Agenda item

Review of North Tyneside's Tree Management Policy

To consider a report seeking approval to adopt North Tyneside’s revised Tree Management Policy and new Tree Planting Strategy.




Cabinet considered a report seeking approval for the adoption of a revised North Tyneside Tree Management Policy and new Tree Planting Strategy.


The Authority’s green spaces provided important recreational areas for communities to enjoy. Trees in particular, bring benefits for physical health and emotional wellbeing.Trees were an important part of the borough’s landscape and were a sensitive and sometimes emotive issue to manage. The Authority had responsibility for the management and maintenance of approximately 141,000 trees across the borough. This included trees in open spaces, parks, cemeteries and woodland areas.


Every year the Authority received hundreds of tree related enquiries relating to requests for pruning, tree removal, tree planting and the removal of leaf litter. Trees made a valuable contribution to both wildlife conservation and the protection and development of a variety of habitats. They contributed to the visual landscape by softening the shape of the built environment and could positively affect property values.  Trees and woodland areas played a crucial role in the carbon cycle, acting as sinks (absorbing CO2 from the atmosphere) and stores (retaining carbon in trees and soils) helping to improve air quality and reduce the impact of flash flooding. They also protected soil from erosion and reduced sediment run-off.


In 2009, the Authority introduced a Tree Management Policy.  The policy was a framework which set out how the Authority protected and managed its trees.  It was also a reference point to enable a consistent approach towards tree management. The policy was reviewed in 2010 and again in 2016, to take into consideration quality of life issues and to include a comprehensive list of tree species recommended for specific land types or locations. The policy took into consideration the Authority’s Biodiversity Action Plan. In relation to biodiversity, trees provided a stable eco-system where wildlife such as birds, animals, insects and plants thrived.  The policy also took into consideration other sustainable development policies, which sets out management objectives for managing specific areas such as open spaces, schools, cemeteries, housing estates and parks.


In July 2019, full Council declared a Climate Emergency, setting a target to reduce the carbon footprint of the Authority and the borough by 50% by 2023, and to be carbon neutral by 2050.Subsequently, in further acknowledgement of the urgency of the Climate Emergency, the refreshed Our North Tyneside Council Plan 2021-25, approved by full Council in September 2021, included the following ambition: “We will publish an action plan of the steps we will take and the national investment we will seek to make North Tyneside carbon net-zero by 2030.” Protecting existing trees and increasing tree planting, woodland and canopy cover would form a key part of the carbon net-zero 2030 plan that Cabinet would consider in 2022.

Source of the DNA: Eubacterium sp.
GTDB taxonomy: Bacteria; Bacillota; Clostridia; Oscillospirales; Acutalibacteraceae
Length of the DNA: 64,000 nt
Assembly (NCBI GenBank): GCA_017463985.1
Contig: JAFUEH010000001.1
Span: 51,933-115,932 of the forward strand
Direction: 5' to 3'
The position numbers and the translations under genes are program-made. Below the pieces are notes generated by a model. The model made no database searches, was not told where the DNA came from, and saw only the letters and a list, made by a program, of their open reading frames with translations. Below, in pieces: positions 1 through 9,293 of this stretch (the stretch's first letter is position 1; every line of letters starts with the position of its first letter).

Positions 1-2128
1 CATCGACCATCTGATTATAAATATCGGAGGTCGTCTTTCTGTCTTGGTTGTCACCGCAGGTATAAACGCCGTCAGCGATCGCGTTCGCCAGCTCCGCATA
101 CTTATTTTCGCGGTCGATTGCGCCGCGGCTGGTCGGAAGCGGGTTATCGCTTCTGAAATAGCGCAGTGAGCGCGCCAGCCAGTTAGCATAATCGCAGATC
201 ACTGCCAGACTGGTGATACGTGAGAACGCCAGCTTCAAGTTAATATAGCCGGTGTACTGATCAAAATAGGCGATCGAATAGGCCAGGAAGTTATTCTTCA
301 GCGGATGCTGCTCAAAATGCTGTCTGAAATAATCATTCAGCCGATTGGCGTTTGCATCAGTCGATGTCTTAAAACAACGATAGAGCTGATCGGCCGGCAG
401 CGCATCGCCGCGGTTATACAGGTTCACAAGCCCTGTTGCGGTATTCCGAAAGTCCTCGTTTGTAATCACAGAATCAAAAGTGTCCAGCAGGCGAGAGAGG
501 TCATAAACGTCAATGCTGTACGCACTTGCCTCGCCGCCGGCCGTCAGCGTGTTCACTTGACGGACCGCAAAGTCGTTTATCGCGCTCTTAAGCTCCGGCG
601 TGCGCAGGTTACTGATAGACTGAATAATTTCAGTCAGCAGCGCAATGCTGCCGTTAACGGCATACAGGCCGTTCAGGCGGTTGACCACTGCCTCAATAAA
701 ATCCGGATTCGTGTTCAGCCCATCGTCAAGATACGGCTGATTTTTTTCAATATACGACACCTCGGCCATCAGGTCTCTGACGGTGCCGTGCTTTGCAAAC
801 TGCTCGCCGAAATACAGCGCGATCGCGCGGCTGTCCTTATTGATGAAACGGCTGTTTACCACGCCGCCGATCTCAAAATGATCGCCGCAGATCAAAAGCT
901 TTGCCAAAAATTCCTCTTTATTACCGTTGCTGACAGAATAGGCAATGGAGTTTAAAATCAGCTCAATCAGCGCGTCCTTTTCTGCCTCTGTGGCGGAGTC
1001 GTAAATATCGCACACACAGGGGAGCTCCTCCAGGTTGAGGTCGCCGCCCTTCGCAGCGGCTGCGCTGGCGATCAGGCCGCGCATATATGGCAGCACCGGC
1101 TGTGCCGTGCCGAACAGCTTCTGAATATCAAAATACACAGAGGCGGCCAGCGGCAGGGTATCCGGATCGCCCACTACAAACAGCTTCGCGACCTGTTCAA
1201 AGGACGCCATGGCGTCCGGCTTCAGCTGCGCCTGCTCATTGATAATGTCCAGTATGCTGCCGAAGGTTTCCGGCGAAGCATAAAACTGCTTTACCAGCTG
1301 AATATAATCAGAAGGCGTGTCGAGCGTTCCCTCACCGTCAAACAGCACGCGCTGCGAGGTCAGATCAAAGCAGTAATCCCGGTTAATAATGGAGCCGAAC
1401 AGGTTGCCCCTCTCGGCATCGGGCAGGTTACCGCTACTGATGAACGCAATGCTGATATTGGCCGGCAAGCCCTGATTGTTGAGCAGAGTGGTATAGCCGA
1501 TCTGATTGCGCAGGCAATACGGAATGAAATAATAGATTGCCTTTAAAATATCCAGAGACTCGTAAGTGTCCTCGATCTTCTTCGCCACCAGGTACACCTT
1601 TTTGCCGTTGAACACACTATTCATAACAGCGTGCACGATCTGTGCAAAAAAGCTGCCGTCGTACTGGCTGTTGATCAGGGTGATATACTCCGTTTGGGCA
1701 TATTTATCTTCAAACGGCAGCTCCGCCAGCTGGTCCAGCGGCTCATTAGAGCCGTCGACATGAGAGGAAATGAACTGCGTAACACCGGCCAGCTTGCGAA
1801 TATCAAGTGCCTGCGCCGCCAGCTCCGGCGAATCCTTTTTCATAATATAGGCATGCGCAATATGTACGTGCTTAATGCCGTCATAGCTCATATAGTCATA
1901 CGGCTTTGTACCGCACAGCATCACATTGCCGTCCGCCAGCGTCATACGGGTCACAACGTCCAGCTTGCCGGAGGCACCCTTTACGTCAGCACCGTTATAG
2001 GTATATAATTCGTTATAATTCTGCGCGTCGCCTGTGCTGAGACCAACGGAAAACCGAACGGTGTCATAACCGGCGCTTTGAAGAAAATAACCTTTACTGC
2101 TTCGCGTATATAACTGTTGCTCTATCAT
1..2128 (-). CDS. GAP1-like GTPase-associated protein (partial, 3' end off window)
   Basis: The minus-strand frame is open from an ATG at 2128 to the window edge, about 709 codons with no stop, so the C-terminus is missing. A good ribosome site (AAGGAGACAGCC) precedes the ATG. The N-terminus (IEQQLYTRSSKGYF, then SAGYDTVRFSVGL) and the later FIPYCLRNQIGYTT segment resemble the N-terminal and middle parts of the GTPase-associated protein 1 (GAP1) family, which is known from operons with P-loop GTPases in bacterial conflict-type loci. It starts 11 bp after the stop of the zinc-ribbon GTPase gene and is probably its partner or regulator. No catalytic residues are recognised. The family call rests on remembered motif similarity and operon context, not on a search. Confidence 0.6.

In November last year, the Executive Leadership Academy for Elected Members was launched.  Participants were supported by officers to explore a policy issue of interest. The Authority’s Tree Management Policy was subsequently selected as a policy of interest by Councillor Thirlaway, a participant on the Executive Leadership Academy, in recognition of the importance that trees had on reducing carbon emissions from the atmosphere.


A working group was established including Councillor Thirlaway and council officers, to review the existing Tree Management Policy. As part of this work, changes were made to the Authority’s Tree Management Policy. It was also recognised that a new Tree Planting Strategy should be developed, to support full Council’s declaration of a Climate Emergency.

In July this year, the Authority, together with other Local Authorities in the region including Newcastle, South Tyneside, Sunderland, Gateshead and Durham were successful in securing funding to establish a North East Community Forest, with the ambition to plant 500 hectares of woodland by 2025. This funding supported the objectives set out in the Tree Planting Strategy.


On 7 September 2021, the refreshed Tree Management Policy and draft Tree Planting Strategy was presented to the Authority’s Environment Sub-Committee for comment and consideration.


As part of the conclusion of the Executive Leadership Academy, Councillor Thirlaway presented this policy development work to Cabinet Members, which was supported to be taken forward for a decision and implementation.


Cabinet considered the following decision options:


Option 1 - to accept the proposed Tree Management Policy changes and the introduction of the Tree Planting Strategy.

Option 2 - to not approve the proposed Tree Management Policy changes and introduction of the Tree Planting Strategy.

Option 3 - to request changes to the Tree Management Policy and Tree Planting Strategy, prior to further consideration by Cabinet.


Resolved thatthe revised Tree Management Policy and introduction of the Tree Planting Strategy, as detailed in Appendices 1, 2 and 3 of the report, be approved.


(Reason for decision:The Tree Management Policy has been updated to incorporate legislative changes and includes a new section on climate change.


Agreeing the recommendations set out in paragraph 1.2 of this report will support the delivery of the Our North Tyneside Council Plan 2021-25 carbon net zero 2030 ambition and the additional benefits that protecting existing trees and increasing tree planting, woodland and canopy cover can bring.)


Supporting documents: